TV Guide‘s 2019 Fall Preview issue came out yesterday. In the past, I’ve had trouble finding a place to buy TV Guide but I went to a local grocery store this morning and found it right away. Multiple copies on multiple shelves in the checkout area. Assuming each shelving unit originally had more than one copy of the issue, several people had already purchased the issue before I bought my copy today. I doubt it’s going to sell out but if you’re interested in picking up the 2019 Fall Preview issue, it couldn’t hurt to look for it sooner rather than later.
I haven’t found TV Guide‘s annual Fall Preview issue useful for a long, long time. It’s the only issue I buy and I only buy it because I’ve been collecting Fall Preview issues for almost 20 years. This year’s Fall Preview is perhaps the most underwhelming yet. Like last year, new shows are grouped into categories but unlike last year’s issue, which included eight categories, this year there are only four: Comedy, Drama, PBS, and Sci-Fi. New shows on the networks, cable channels, and streaming services are lumped together.
Every new show is given a brief summary, some with cast or creator/producer interviews, others with detailed information about characters.
Eight new shows receive the TV Guide “Editors’ Choice” seal of approval: Carol’s Second Act (CBS), Perfect Harmony (NBC), The Unicorn (CBS), Stumptown (ABC), Modern Love (Prime Video), Country Music: A Film by Ken Burns (PBS), Watchmen (HBO), Batwoman (The CW).
There is no network prime time grid but there is a calendar with series premiere dates for new shows through November.
The magazine had about 1.2 million subscribers during the first six months of 2019, roughly the same as the first six months of 2018, so there is an audience for a print magazine with TV listings. I’m not part of that audience and never have been. After leafing through this issue, I have to admit I don’t know how much longer I’ll keep buying the Fall Preview issue of TV Guide every year. There are large gaps in my Fall Preview collection I’d much rather focus on filling in.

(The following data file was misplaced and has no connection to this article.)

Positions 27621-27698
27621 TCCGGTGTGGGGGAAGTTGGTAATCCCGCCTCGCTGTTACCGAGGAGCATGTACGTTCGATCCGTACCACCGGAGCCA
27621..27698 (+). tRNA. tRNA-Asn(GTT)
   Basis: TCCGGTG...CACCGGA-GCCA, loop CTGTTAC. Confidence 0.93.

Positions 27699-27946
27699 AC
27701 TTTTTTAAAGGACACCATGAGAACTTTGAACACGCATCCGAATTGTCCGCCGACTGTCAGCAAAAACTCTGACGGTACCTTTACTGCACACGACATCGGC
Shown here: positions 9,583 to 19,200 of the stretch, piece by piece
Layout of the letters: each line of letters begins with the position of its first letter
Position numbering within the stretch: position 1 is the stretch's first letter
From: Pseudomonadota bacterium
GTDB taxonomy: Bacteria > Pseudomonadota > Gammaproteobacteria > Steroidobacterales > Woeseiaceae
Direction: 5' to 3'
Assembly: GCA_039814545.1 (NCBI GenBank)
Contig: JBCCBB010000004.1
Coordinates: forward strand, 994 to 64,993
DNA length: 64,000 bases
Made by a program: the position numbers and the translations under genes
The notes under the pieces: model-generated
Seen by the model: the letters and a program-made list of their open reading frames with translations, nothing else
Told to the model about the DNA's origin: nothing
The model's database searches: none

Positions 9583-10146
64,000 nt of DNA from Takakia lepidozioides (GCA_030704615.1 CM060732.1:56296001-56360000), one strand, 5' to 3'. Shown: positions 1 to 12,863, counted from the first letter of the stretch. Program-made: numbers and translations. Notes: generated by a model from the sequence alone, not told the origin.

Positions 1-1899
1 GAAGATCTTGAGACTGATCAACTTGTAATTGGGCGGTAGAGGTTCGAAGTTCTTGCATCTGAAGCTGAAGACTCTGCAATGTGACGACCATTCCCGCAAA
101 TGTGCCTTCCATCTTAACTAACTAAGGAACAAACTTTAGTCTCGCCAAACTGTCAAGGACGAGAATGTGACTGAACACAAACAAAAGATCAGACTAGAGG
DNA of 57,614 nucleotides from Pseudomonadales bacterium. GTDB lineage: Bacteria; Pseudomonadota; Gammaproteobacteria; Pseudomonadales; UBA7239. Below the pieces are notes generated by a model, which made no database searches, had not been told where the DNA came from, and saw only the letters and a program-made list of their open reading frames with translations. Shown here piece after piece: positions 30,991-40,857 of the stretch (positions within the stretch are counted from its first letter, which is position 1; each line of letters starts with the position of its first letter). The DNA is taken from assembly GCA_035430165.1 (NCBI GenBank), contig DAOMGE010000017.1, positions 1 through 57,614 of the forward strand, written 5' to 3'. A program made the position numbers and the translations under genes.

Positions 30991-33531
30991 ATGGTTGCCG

Do you still a TV Guide subscriber? Do you collect Fall Preview issues? Share your thoughts in the comments.
9 Replies to “Thoughts on TV Guide’s 2019 Fall Preview Issue”
I’ve got fall preview issues going back to the late 70s, but I gave up when TV Guide changed formats and decided to ape Entertainment Weekly (which in turn has basically become Entertainment Monthly).
Another publishing blunder! It was bad enough when EW started skipping weeks like TV Guide, now they’re down to half as many issues while still charging the same price for an annual subscription!
“Entertainment Weekly” officially went monthly last month, and I WISH they’d change their name to “Entertainment MONTHLY,” because that is what it is now. Never mind what they said when they announced the change while retaining the brand name that it would allow for them to expand their brand to include more online, etc. content. “Weekly” on the print magazine is very misleading and it only will be a matter of time when a concerned reader or readers complain about it with litigation. It will take more than just letters and petitions to convince Meredith Corp. (EW’s owners as of last year) to correct that error. As for TV Guide I really, really miss those pocket-size issues from too many years’ ago now. And their Fall Preview covers were sights to behold with their original artwork. All gone …
It seems to me they always missed shows, although did try to cover most of the major broadcast TV shows. Nowadays the big focus for new shows is streaming and I don’t think the magazine ever covered those. I could see it being of use to those with just off-air reception and limited or no access to the Internet.
I believe I stopped buying the Fall Preview issues back in the early 1990s, and l’m surprised that, this year, one of only four categories is PBS, for I recall that network used to be ignored in the old Preview issues.
On an unrelated TV Guide matter — I know a retired rural mail carrier, and recently I saw a photo from about 1990, showing her at the post office sorting mail into slots for every house on her route. About one fourth of the slots had a copy of TV Guide in them.
TV Guide used to be in every mailbox and every supermarket checkout, but today you hardly see it anywhere!
It’s at some Targets, Walmarts, and grocery stores. But not all of them.
In the early 1990s I found TV Guide very useful. I moved to Sweden (the first time) in 1994, and one thing that initially bothered me was that there was no equivalent of TV Guide in Sweden. (Don’t get me started on the effed-up way that TV works in Sweden….)
I moved back to the U.S. in 2005, shortly before TV Guide revamped itself out of all usefulness. I think I bought one issue to see what it was like, and that convinced me how useless it had become.
Of course, since then TV itself has become irrelevant to me.
I’ve had many TV Guides since the 70s,80s..and, what others, like Lori, charles perry,etc., have said, is correct..the way I get it is through subscription..~!